The nationwide ban on single-use plastics is set to become effective on the 1st of July, 2022. Though, the capital city vendors lined on road with plastic bags in their hands revealing that they were not ready yet. Customers complained that the move was too harsh and that the government should have given them more time to adjust to the new system. Others were quite accepted owing to the damage plastic makes to our environment and climate.
We know that people are not yet ready to accept the plastic ban without having a proper alternative solution. Moreover, transactions and daily utility items businesses may get hampered, especially when the banned items include many things which people use almost daily. Some of the items that have been banned include plastic cutleries, ice-cream sticks, plastic earbuds and packing materials. We need to stop using thousands of items to save our planet and according to environmentalists, it is just a start.
Statistically, a 2015 report says that India generated 9.5 million tons of waste annually. But, a non-profiteering organization, the Centre for Science and Environment says that the figure is just a gross estimate. The government claims that almost 60% of plastic was recycled. However, a survey conducted by the organization found that only 12% was recycled in reality.
What will happen to those who will use the banned items?
As per the new guidelines, people using single-use plastic after 1st July 2022 will be sentenced to five years in jail or fined 1 lakh rupees. Therefore, the government had asked people to carry cloth or paper bags for groceries and food containers to carry cooked food.
Criticisms against the single-use plastic ban
One of the biggest criticisms facing a new law is very a smaller number of alternatives for a large number of products. Only a few alternative items can be used like cloth and jute bags, bamboo straws, clay cups, or biodegradable glass. People fear that there are many ways plastic has become an inevitable part of lifestyle and without an alternative to it, life can become difficult. Moreover, there is not enough supply for alternative products that may suffice present market needs. Although Delhi is organising a trade fair to educate people about alternative product usage, it is still unclear how the needs of the country will fulfil in such a short period.
What does environmentalist have to say about the new code?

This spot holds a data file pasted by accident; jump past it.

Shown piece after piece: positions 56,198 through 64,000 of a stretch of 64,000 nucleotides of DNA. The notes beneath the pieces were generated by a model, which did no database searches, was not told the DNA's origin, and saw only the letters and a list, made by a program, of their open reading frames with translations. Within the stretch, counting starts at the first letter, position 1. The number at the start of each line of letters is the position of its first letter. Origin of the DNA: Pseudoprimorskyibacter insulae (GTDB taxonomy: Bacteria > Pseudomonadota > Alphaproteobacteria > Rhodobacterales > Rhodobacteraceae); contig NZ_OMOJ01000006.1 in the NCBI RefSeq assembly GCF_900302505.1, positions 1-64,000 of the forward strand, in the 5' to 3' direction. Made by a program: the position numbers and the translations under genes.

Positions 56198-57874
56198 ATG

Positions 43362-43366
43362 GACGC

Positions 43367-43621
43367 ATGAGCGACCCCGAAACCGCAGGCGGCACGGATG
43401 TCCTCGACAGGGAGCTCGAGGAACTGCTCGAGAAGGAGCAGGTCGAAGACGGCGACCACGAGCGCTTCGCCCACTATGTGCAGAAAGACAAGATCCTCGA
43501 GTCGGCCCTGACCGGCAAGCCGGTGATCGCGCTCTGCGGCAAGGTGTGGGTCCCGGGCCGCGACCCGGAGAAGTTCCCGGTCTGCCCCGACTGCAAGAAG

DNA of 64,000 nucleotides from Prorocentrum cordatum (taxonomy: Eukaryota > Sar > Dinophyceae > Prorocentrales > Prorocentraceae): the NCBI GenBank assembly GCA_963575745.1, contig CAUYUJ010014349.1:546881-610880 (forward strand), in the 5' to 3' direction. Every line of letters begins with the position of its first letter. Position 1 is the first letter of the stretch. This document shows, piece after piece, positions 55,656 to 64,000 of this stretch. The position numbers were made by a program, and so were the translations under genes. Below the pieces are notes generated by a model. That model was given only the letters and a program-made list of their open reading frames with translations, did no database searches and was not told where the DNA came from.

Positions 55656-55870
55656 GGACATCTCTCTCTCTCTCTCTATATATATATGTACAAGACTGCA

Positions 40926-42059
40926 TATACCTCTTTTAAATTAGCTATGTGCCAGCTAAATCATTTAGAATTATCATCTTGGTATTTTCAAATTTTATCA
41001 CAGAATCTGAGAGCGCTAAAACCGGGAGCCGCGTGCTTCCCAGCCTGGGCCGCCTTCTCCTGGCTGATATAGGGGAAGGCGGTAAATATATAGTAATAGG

As the nation gears to take its first big step to remove single-use plastic from our life, environmentalists highlight that it is like a ‘break or make’ movement for India’s green future. Banning plastic will bring a much-needed revolutionary change in society by replacing low utility items that are difficult to collect and recycle.
The director-general of the Delhi-based Centre for Science and Environment (CSE), Sunita Narain said “Even as we believe that this ban is too limited, we have to admit that it is a critical step towards controlling the menace,”. She says that we live in cities that are littered with non-biodegradable plastic materials which degrade and stress our environment.
The Plastic Waste Management Rules for manufacturers and sellers
Last year, The Plastic Waste Management (Amendment) Rules notified by the government banned the import, manufacturing, stocking, sale or distribution of at least 19 single-use plastic items including plastic stocks on balloons, candles and earbuds. The list also comprised PVC banners that are less than 100 microns thick. Businesses usually use such banners to advertise indoors/outdoors or to decorate.
Now, the government has not only banned the use of plastic bags but also prohibited plastic bags thinner than 75 microns which will further extend to plastic bags less than 125 microns. The notion behind it is to make the collection and recycling process easier since thinner plastic most likely tears and disintegrates into microplastics.
The Indian government asserts that according to the new guidelines, the manufacturers are mandated to ensure environmentally-friendly management of the product. Under the new rule, the manufacturers must reprocess or recycle the material they collect by 2024.
Some of the items that are banned include:
- Sweet boxes
- Candy and ice cream sticks
- Polystyrene for decoration
- PVC banners measuring under 100 microns
- Balloon sticks
- Cigarette packs
- Cutlery items including plates, cups, glasses, forks, spoons, knives, trays – Earbuds
- Invitation cards